China’s economic and military rise is changing geopolitics globally. No region is either immune to or insulated from the push-and-pull between China’s growing role in international politics and U.S. wariness about it. Nowhere, however, are these dynamics emerging as quickly or as dangerously as they are in East Asia itself, and in particular in the already delicate politics of the relationships among China, Taiwan, and the United States. The combination of China’s desire to expand its influence, the U.S. desire to maintain its own, and Taiwan’s history, international aspirations, and role in the global economy makes the island’s status an especially contentious and combustible issue.

Ongoing disagreement between China and Taiwan about the desirability of unification and intensified competition between the United States and China are pressurizing the three-way relationship. If the United States is to maintain a constructive role in preventing the outbreak of a cross-Strait war, it will need to implement a strategy to deter Chinese aggression against Taiwan that is consistent with U.S. interests and capabilities, and that provides clarity around the existentially important matter of preventing nuclear escalation, in the event a conflict does occur. Some prevalent thinking in the United States today errs in believing either that U.S. conventional military supremacy in and around Taiwan can be realistically restored to what it once was, or that threats of nuclear escalation could be wisely employed by Washington in the event of a serious crisis.[1] The United States also remains too slow to improve its own resilience against possible Chinese economic, cyber, and/or military attack.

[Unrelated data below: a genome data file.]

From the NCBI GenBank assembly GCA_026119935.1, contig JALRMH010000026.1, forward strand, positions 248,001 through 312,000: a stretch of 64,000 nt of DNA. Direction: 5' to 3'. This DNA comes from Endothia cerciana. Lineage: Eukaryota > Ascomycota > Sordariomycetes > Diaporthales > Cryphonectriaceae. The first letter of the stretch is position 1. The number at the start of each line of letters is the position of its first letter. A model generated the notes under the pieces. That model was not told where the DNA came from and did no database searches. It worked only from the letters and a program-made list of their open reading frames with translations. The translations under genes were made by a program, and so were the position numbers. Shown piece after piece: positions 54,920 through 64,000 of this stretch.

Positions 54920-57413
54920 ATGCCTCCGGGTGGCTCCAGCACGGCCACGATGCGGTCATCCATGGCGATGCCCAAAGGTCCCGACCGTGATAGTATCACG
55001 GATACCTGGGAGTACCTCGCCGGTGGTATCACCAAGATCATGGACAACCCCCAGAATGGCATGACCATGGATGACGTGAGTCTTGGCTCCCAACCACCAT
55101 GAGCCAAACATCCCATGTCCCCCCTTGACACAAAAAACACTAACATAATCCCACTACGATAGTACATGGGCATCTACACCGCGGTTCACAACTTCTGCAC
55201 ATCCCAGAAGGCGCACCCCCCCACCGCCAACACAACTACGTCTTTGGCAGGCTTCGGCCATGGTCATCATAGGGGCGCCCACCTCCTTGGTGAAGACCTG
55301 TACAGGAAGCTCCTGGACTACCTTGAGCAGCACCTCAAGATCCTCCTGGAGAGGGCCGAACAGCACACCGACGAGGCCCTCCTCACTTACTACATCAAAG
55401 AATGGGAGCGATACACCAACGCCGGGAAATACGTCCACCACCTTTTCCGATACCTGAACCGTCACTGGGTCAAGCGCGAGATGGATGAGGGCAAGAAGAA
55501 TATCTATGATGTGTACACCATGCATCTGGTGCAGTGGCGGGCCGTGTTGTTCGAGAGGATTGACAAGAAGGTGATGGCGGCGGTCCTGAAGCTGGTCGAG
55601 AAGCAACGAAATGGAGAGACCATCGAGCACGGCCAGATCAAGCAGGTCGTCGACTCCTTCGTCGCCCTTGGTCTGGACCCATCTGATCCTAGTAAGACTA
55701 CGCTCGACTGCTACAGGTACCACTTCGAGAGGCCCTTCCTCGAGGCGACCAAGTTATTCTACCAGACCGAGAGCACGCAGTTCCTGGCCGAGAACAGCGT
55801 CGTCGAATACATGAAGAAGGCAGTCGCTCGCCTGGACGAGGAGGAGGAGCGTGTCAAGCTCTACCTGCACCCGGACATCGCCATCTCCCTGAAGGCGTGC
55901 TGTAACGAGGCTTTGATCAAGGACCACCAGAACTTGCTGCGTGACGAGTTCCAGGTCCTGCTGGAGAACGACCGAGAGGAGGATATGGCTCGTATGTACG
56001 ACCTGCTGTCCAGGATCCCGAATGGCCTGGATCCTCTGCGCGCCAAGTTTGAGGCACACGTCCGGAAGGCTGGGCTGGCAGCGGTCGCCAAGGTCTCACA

The Thorny Problem of Keeping the Internet’s Time

Pierre Buttin

In 1977, David Mills, an eccentric engineer and computer scientist, took a job at comsat, a satellite corporation headquartered in Washington, D.C. Mills was an inveterate tinkerer: he’d once built a hearing aid for a girlfriend’s uncle, and had consulted for Ford on how paper-tape computers might be put into cars. Now, at comsat, Mills became involved in the arpanet, the computer network that would become the precursor to the Internet. A handful of researchers were already using the network to connect their distant computers and trade information. But the fidelity of that exchanged data was threatened by a distinct deficiency: the machines did not share a single, reliable synchronized time.